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Very interesting. I wish they'd do one with an Indian Rosewood fretboard, since 99% of guitarists aren't going to have access to the Brazilian stuff.
 

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NSLALP
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The swamp ash seemed less compressed but also seemed to scream more in the upper mids. Rosewood definitely seemed to have a softer attack, but also more even note voicing somehow... not sure how to put that into words. A slightly softer, more cohesive sound.
 

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The swamp ash seemed less compressed but also seemed to scream more in the upper mids. Rosewood definitely seemed to have a softer attack, but also more even note voicing somehow... not sure how to put that into words. A slightly softer, more cohesive sound.
Dave put it as "having a brighter top end but a more clouded midrange", which is about right, I think.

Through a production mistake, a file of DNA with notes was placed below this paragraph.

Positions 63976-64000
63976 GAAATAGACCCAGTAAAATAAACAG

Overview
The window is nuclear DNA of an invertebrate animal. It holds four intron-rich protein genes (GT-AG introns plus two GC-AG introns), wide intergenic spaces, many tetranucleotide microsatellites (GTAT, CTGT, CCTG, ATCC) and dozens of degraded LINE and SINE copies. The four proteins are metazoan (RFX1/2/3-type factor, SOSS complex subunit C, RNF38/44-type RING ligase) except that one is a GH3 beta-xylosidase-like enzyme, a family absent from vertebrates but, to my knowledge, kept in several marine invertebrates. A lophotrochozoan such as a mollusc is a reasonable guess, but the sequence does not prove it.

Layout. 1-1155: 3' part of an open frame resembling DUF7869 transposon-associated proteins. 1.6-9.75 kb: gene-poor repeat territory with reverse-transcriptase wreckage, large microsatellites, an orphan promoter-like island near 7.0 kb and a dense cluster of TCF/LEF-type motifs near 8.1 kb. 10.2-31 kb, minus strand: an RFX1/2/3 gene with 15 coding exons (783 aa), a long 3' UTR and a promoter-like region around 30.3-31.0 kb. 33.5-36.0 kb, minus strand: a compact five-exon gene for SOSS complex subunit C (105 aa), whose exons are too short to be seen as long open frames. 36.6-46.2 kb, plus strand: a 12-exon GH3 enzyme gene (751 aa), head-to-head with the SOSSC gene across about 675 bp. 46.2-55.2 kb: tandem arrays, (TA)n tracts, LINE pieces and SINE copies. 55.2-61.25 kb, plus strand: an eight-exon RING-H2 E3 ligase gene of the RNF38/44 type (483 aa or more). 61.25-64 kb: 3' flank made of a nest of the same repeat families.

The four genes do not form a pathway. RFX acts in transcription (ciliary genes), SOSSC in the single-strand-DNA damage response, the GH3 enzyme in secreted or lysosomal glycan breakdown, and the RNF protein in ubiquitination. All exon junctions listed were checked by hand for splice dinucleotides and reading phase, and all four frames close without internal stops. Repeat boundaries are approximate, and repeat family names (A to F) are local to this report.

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NSLALP
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Maybe there's something to that about picking woods that complement each other, rather than choosing woods to try to tame others' characteristics.

Well, my swamp ash body, maple-neck-through, stainless-fret, Kahler-equipped 8-string is too bright, so I'll pick rosewood for the fretboard instead of ebony! :shrug:
 

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Maple and ash is my favorite wood combination and these clips just reinforced my opinion. It was cool that Pete took the time to do these comparisons and void his Suhr warranty so we could all hear the difference.

I'm with Dave I think Indian rosewood have been a more interesting comparison because of how common it is.
 
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